When practice is performed at a slow speed, the aggressor can see, feel and predict all the motions that you (the tori) are making. Seeing as how it’s a fellow student, they should be familiar with the technique, and are able to counter-motion to make it more difficult (not that they can prevent it from occurring necessarily, but they should be able to make it more difficult for the tori to apply it).
 It’s very common for a frustrated student to accelerate a technique; just to “make sure” it works. This is a very unsafe practice, and one that the instructors are constantly watching for. SEVERE reprimands are in order if this is a continuing problem (and should be administered BEFORE a student is seriously injured).
 The more skilled a student becomes at “slow speed” technique, the more effective they will be at “full speed”. When techniques are executed at full speed, the margin of error will be higher. The more precise a practitioner is at a slow speed, the better they will become at full speed.
 The accepted rule of practice being “you will do in reality, as you practice in the dojo”. And, I would stand by this statement, but “reality” (read:experience) will show that an individual tends to “speed-up” when put in a situation of anxiety (ie. Danger). 
 Therefore “practicing” at a slower speed, does not (in our experience) deter from “real life” technique execution ability.
As a note to higher speed execution of technique, when a student reaches a level of comfort/skill with the majority of techniques that they have been shown, the instructors will often work with a student (individually) on full/high speed techniques. A MUCH greater level of precision (and control) is required for these techniques to work (without causing injury to fellow students).
 These methods of the technique's execution are very often performed exactly as they are done within the kata motions, which is sometimes confusing to students until it is demonstrated, and explained to them.
 The question of counters to the Tuite techniques often comes up. We encourage students to attempt to discover (any) counters to any of the techniques that are taught. This research will help the student to avoid mistakes being made when performing the techniques themselves. When a Tuite technique is being properly applied, there should be no counters that can be applied to dissuade it's application. Any counters discovered (so far anyway, LOL), have amounted to improperly performed technique.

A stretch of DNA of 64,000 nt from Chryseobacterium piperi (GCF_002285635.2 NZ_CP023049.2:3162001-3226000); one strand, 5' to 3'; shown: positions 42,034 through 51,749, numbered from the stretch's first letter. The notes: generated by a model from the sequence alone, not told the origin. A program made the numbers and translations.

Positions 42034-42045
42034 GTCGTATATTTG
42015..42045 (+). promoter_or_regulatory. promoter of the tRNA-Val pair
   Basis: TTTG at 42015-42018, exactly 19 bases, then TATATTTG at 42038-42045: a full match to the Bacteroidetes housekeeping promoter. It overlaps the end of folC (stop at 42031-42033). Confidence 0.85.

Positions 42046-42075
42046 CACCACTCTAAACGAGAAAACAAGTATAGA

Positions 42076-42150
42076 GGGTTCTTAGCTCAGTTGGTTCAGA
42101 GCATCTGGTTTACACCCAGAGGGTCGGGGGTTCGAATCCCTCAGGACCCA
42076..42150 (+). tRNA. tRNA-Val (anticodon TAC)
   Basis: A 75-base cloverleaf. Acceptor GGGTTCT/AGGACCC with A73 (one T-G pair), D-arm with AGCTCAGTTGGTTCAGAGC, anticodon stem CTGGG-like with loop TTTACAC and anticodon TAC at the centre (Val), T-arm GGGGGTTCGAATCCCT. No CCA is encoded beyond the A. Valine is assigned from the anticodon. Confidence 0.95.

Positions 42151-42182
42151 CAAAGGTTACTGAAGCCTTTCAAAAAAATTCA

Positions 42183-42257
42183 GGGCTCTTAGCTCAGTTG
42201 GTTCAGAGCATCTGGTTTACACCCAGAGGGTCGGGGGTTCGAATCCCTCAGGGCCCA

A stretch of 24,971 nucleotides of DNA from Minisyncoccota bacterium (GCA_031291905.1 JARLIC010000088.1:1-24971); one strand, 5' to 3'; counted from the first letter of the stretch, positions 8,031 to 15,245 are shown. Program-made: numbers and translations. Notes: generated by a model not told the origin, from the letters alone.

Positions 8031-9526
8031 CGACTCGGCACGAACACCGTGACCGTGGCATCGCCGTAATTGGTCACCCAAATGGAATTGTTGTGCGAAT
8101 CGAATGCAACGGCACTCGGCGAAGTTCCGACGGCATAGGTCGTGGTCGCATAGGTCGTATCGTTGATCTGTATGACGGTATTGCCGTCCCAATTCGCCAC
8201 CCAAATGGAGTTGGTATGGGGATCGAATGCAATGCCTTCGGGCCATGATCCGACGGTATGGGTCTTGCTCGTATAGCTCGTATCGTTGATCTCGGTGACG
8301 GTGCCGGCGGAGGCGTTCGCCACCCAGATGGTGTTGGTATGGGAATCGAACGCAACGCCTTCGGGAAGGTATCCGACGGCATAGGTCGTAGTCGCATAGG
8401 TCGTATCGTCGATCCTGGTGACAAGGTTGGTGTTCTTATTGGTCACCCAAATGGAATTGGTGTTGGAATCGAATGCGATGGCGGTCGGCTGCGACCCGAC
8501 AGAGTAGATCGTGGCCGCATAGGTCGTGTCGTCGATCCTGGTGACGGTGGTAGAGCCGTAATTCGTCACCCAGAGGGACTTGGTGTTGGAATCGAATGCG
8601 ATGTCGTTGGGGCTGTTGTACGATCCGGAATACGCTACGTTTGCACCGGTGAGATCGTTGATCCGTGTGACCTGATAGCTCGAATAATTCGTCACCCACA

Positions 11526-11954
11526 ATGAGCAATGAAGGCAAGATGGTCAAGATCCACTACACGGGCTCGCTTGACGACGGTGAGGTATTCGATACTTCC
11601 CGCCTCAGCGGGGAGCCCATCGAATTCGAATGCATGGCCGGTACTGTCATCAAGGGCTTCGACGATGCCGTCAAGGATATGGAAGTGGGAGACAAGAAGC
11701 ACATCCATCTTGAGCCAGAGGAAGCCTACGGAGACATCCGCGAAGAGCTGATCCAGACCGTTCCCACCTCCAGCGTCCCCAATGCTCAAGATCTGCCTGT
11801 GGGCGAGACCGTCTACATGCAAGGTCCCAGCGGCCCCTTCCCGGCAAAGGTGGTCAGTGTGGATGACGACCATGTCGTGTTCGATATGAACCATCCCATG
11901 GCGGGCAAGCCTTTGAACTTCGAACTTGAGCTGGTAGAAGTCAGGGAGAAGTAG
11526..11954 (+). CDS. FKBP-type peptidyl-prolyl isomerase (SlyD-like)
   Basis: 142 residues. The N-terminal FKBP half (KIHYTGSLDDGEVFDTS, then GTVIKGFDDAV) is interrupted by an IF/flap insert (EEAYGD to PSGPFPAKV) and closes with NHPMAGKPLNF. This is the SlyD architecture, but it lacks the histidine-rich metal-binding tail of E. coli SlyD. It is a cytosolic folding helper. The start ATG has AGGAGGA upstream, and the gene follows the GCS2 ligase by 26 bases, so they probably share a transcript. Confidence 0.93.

Once a student has learned the basics of how to “break-down” an aggressor, the student will be shown methods of continuing the technique to a fully controlled position (most commonly, their chest on the ground and restrained so that any further aggression is futile or non-existent). Obviously, this is for conditions that permit this kind of action (within a presumed “friendly” environment, and/or no need or reason to cause serious injury to the aggressor). 
 This stage of instruction will also demonstrate to the student how the aggressor (once immobilized upon the ground) can be manipulated (physically) to alternate positions or locations. There are often (some) students who will view this portion of the training as being “unnecessary”.
 From our (the instructors) perspective, this is not the case. Although the need to control/manipulate an obviously “hostile” aggressor (without doing serious damage to them) might appear to be unnecessary to many, your aggressor may (actually) be known to you (a co-worker, family member, ECT.).